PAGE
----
Aerotherapy – Wellness

Introduction – Aerotherapy

Aerotherapeutics is the treatment of disease in which the healing agent is the atmospheric air. This also includes other method of treatment of diseases by creating artificial atmosphere known as pneumotherapeutics.

The physical and chemical properties of atmospheric air under normal atmospheric pressure or modified pressure are utilized for healing the external surface of the body, on the respiratory surface, or on both surfaces together. Also, general gymnastics or respiratory gymnastics can improve the ventilation of the lungs. The air under ordinary pressure benefits the patients of pthisis by reducing the fever, improving the appetite and sleep in them. The air may be modified in composition, temperature or humidity. Inhalation is the most common and successful method of applying it to the human body.

The methods of use of air therapy

The methods in use are as follows:

  • Inhalation of gases, as oxygen and nitrous oxide- The dyspnoea and cyanosis (bluish discoloration of body surfaces) found in pneumonia, bronchitis, heart failure can be relieved by the inhalation of oxygen. Nitrous oxide is mainly used as an anaesthetic in minor or major operations.
  • Certain specialised liquids are used as anaesthetics, which vaporise at low temperatures such as isoflurane, halothane.
  • Mercury and sulphur which vaporise at high temperature are very largely used. In a mercurial or sulphur bath, the patient is enveloped in a sheet. Then, the patient sits on a chair under which a spirit lamp is placed to vaporize the liquid. The atmosphere is also supplemented with steam at the same time of the therapy. The vapour is absorbed by the skin. This method is used in the treatment of syphilis, and also for scabies and other parasitic infestations of the skin.
  • Moist inhalations are used for therapy but only the larger bronchial tubes are affected in this method. Complicated equipment has been devised for the application. A wide-mouthed jug filled with boiling water, into which the drug is mixed, is almost equally efficacious.
  • Artificial atmosphere can also be made by respirators in which mouth and nose are covered thoroughly and air is drawn from a disinfectant containing tow or sponge. This is most valuable in the intensely offensive breath of some patients of bronchiectasis.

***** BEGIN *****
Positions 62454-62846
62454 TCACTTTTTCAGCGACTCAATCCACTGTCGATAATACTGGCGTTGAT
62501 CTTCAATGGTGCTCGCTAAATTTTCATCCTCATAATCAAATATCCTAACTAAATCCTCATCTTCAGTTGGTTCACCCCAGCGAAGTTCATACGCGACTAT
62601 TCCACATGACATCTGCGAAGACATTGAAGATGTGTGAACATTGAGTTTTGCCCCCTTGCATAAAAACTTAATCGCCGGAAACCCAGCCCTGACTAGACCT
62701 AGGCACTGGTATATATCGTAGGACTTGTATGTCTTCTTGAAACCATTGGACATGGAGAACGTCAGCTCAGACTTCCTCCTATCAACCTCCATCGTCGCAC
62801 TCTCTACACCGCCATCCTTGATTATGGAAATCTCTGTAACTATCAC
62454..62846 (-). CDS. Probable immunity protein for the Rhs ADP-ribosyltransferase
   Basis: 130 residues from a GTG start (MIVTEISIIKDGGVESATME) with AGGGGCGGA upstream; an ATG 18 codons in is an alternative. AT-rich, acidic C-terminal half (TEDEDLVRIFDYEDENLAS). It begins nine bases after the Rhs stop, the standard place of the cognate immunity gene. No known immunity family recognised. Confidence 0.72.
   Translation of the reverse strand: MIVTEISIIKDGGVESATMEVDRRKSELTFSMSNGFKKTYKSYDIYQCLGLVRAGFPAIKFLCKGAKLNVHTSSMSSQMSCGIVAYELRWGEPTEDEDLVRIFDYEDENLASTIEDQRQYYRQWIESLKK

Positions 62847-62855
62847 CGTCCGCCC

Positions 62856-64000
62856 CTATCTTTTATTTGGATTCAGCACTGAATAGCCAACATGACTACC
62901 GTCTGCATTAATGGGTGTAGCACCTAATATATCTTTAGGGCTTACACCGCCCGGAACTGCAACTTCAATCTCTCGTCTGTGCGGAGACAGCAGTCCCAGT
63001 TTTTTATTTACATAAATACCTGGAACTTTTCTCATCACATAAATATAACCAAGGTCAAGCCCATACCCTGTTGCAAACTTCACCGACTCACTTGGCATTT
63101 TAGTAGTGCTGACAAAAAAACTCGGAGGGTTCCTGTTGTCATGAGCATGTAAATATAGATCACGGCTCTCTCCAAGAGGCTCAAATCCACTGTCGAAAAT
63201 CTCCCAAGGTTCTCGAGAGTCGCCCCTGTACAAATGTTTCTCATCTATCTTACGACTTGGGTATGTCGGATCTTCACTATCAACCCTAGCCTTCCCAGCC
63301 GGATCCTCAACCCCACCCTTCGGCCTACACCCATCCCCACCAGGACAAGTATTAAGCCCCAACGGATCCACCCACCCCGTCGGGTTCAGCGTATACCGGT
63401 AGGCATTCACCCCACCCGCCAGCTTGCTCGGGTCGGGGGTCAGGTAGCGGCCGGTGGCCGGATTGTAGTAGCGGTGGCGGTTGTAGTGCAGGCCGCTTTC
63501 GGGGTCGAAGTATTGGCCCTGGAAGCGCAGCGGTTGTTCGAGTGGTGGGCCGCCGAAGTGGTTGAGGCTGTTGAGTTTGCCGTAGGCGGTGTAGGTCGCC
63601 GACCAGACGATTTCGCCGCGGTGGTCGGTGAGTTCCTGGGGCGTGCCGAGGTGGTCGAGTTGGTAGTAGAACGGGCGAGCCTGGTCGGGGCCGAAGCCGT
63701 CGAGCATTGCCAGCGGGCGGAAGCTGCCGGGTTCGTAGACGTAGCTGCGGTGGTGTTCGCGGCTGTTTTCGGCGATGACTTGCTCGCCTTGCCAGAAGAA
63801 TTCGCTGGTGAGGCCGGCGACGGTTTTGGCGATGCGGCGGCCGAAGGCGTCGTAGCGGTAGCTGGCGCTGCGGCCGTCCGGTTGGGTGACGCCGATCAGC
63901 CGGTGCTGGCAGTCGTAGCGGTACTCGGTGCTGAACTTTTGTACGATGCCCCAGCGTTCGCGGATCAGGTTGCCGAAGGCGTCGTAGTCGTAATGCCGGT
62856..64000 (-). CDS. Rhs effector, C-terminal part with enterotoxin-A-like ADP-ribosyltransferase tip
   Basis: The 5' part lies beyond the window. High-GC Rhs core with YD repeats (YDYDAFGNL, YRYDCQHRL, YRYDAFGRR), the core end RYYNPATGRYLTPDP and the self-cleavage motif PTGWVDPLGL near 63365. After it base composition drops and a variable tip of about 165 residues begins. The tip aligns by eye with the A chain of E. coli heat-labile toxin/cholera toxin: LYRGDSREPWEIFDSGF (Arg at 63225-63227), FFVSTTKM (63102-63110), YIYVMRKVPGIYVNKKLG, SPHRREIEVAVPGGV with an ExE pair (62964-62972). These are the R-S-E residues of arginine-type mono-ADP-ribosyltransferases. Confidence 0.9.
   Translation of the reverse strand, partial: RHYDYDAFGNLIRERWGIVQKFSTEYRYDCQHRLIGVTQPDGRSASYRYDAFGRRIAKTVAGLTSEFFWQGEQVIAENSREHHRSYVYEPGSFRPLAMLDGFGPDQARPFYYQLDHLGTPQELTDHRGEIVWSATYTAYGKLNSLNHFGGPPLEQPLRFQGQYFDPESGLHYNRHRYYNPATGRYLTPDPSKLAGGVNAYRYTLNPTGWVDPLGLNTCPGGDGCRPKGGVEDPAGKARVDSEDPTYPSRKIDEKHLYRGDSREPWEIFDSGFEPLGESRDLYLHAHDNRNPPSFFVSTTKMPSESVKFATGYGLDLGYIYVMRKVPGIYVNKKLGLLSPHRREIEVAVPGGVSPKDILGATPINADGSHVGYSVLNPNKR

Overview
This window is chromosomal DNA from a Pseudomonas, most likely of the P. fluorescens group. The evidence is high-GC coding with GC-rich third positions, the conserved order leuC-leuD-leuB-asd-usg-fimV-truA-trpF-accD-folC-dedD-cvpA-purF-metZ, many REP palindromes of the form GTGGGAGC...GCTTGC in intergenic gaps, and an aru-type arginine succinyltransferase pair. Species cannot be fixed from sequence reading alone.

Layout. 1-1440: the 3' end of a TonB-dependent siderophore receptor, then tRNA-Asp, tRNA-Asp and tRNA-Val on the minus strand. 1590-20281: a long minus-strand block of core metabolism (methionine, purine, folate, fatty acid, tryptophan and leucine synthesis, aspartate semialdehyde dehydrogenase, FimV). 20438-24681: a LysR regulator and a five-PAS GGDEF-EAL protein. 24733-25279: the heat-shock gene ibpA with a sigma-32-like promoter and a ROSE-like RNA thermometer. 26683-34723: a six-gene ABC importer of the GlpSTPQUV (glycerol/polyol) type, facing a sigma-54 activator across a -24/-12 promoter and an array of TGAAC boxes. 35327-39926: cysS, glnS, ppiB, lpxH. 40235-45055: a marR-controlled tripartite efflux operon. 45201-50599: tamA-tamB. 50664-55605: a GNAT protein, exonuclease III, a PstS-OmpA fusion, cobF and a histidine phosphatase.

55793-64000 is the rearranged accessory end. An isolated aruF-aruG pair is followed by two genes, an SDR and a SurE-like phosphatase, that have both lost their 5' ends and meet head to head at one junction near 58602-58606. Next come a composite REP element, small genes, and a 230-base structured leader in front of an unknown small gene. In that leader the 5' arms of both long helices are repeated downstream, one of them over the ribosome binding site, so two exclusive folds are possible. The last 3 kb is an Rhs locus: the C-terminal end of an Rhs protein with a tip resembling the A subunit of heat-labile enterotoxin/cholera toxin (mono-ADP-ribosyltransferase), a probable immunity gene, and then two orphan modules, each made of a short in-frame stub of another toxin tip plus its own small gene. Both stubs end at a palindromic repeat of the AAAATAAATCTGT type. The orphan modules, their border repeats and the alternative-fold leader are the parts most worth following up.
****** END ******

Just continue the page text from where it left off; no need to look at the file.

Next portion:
• The air temperature can be modified. Cold air at 32–33 deg. F. has been used in chronic allergic conditions of the lungs, resulting in reduction of cough, normalisation of tachycardia or increases heart rate, increase in volume of pulse. This treatment may be very valuable in the treatment of haemoptysis.
  • The inspiration of superheated dry air is under research.
  • Hot air applied to the skin has some therapeutic effects. If a current of hot air is directed on the healthy skin, the latter becomes blanched and the small vessels in the skin contract. The hot air is directed on a patch of diseased skin in cases of lupus, an inflammatory reaction ensues and the diseased part undergo necrosis or local death. This can also be used with good results in otorrhoea or ear discharge, rhinitis and other nasal and laryngeal conditions.
  • The air may be either compressed or rarefied. The physiological effects of compressed air can be seen in caissons or deep sea divers. The divers initially feel increased strength, vigour and appetite but after some time, the opposite effect is produced and debility starts developing. In addition, caisson workers suffer from a series of symptoms which are known as Caisson disease or decompression sickness. But, the compressed air can be utilized pneumatic chambers which can hold one or more adults at the time. In this chamber, the pressure of the atmosphere can be exactly regulated. This form of treatment is used in the treatment of emphysema, early pulmonary tuberculosis, pleural effusions, heart disease and anaemia. Contra-indications to the compressed air treatment are advanced tuberculosis, fever, and in diseases of kidneys, liver or intestines.
  • Rarefied air can be utilized for local application by a devise. In this method, the blood can be drawn into any part of body to which it is applied. The vessels of which became engorged with blood diverted from the internal organs. This is known as passive hyperaemic treatment.

- Links of interest: Twitter Wellness

This article is not medical advice nor a substitute to professional health advice. Always consult a doctor.


Learn Zone
Facebook Twitter Google + Blog Instagram Pinterest RSS
Surgery Cost
Connect with Clinis
Other Treatments